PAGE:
Men’s mental health continues to gain attention as statistics bring awareness to the harsh reality that men are 3.88 times more likely to die from suicide than women and often silently suffer from high levels of loneliness, depression, and anxiety. Beyond raising awareness, we need to ask the critical question; what is this phenomenon’s root cause?
According to the CDC, nearly one in four women seek out professional therapy, while that number is a mere 13% for men.
Not only are men more likely to avoid seeking help for their internal struggles, but many men also fail to accept or express they are experiencing a mental health crisis in the first place. We are being called to go deeper. To ask, how have we got here in the first place? Why do men struggle to acknowledge and express their emotions and mental well-being?
1. Media’s Influence on Defining a “Man.”
One of the first things that come to mind when talking about ‘The Man’ is the portrayal of manhood and masculinity in mass media. No matter how much talk there is about men being “effeminate” in today’s climate, the classic male figure is still dominated by the macho man, who sees the expression of emotion as a weakness and often solves problems through aggression and dominance.
This macho man depiction has been conditioned in many of us from a young age starting with early morning cartoons that exaggerate masculine stereotypes like men fighting with their fists, engaging in armed combat, driving fast cars, parading around with hulk muscles, and deep voices. In the entertainment industry, especially in sports, it’s not uncommon to see men degrading other men for their expression of emotions. This public display or condemnation of vulnerable expression only feeds the implication that being in touch with who we are and what we feel is still viewed as “unacceptable” by those out of touch with a healthy mentality. A practical step to tackle the depiction of “the man” is to be aware of the media we consume. By bringing awareness to the male role models we give power to, we can influence our biases of how we perceive masculinity, both for ourselves as individuals and our communities.
Whether we reach back for examples in Mythological stories or older movies that expressed a more emotional component for men, what’s most important is that we stay true to our values rather than letting external media define them.
2. Lack of Community
Conditioning boys to be men begins during the early stages of boyhood. Not only are boys discouraged from crying or showing emotion but also displaying certain physical contact with friends like handholding or embracing one another, which might be considered “effeminate” — all of which are natural and essential parts of human connection and development.
The playground or sports field is where most bonding occurs for young boys, as these arenas are seen as an “acceptable” atmosphere for physical engagement and connection.
As boys grow into men, their playgrounds change. Male communities may form around gyms, bars, and sporting events. While both social time and exercise, especially the community martial arts provide, are important, It’s easy for men to get stuck in the same pattern that’s been instilled in them since childhood; don’t show emotion, affection, or any other characteristic that could be considered “feminine.”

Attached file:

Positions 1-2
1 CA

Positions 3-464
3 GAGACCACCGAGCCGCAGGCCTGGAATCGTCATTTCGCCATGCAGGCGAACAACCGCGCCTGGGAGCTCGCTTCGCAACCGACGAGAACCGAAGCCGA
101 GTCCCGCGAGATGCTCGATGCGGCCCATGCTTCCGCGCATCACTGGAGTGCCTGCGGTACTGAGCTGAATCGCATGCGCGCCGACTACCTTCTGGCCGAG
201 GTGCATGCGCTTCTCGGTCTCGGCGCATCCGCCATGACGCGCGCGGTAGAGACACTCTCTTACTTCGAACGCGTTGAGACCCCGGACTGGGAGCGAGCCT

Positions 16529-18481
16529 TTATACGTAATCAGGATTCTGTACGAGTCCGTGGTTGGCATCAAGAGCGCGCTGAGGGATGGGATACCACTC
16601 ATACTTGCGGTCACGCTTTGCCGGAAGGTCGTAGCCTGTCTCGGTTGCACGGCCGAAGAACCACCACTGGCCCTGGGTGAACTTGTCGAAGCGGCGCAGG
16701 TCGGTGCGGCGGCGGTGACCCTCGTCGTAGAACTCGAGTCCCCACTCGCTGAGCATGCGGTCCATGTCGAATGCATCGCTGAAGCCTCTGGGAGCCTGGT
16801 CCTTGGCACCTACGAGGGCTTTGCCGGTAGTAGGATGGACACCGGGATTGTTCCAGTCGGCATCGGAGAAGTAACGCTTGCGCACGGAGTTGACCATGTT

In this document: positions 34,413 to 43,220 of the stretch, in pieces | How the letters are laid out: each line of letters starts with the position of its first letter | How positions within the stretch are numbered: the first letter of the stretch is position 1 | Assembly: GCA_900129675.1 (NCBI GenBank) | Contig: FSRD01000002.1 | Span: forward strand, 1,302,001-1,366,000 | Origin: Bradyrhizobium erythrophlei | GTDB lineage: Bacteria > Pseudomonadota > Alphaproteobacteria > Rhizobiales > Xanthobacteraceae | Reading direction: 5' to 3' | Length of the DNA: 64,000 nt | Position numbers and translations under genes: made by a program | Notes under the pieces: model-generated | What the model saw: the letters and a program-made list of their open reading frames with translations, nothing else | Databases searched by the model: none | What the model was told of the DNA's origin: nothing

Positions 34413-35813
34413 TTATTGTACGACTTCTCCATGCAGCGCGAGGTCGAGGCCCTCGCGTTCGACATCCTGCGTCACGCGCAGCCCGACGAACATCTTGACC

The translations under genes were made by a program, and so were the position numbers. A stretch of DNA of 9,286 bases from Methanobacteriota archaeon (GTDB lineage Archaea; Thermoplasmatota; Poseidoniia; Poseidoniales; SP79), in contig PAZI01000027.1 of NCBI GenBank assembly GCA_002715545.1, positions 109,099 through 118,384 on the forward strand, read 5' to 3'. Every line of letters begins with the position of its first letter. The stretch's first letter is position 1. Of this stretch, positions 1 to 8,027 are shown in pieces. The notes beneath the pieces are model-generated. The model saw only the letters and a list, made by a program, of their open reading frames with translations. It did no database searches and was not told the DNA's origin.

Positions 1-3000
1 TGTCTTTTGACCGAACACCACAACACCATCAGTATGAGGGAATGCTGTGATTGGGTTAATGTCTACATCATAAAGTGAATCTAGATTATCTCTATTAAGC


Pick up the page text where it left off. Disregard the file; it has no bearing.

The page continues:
This aspect of our culture leads men to believe the only acceptable options for communication and connection are banter or hard physical work, which has discouraged men from openly expressing their emotions and struggles. We can address this lack of emotional ‘space’ by creating more environments for men to openly communicate and having respected men of influence lead by example. When male leaders show that it is acceptable and healthy to express emotion, show vulnerability, and have a healthy male-to-male bond, it is much more likely for more men to follow. In terms of spaces, the modern men’s work and the men’s circle movement are great examples and opportunities for all sons, friends, brothers, and husbands to participate. Check out Sacred Sons, The Modern Renaissance Man, or The ManKind Project.
3. The Doer, but not The Feeler
There is plenty of encouragement and reward for men to do, but not so much encouragement to take a pause and feel.
Most men spend their entire life hustling to feel like they’ve done enough to earn the affirmation of society, their parents, their partner, or their boss. Simply put, we are conditioning men to be doers without the balance of being in touch with the thoughts, feelings, and emotions that motivate or hinder action.
For that very reason, many men don’t pause or stop to check in with themselves, or with each other, because they were never taught to do so. They continue riding the ‘hustle wagon’ ‘til the wheels fall off. Which, in this case, leads to severe mental health issues that affect our entire society.
How can we encourage men to pause and feel? Luckily, the movements of mindfulness, meditation, and personal growth are quickly growing and provide tools for males worldwide to learn this exact, very much needed skill. Mindfulness, meditation, and other similar exercises are most likely the number one way for men to get away from the daily grind of doing and allow themselves to pause and feel, perhaps for the first time.
In conclusion: While the battle is fierce, the war is not lost. Men's mental health and men’s struggle to tap into and express emotion are increasingly popular discussion topics. While discussion does not exactly solve the problem, it is a step towards building awareness and acceptance.
This awareness and acceptance allow for a promising new direction in which the modern man can go, to find more meaning, connection, and fulfillment without sacrificing his mental health. All he needs is for us to put our judgments aside and support him unconditionally.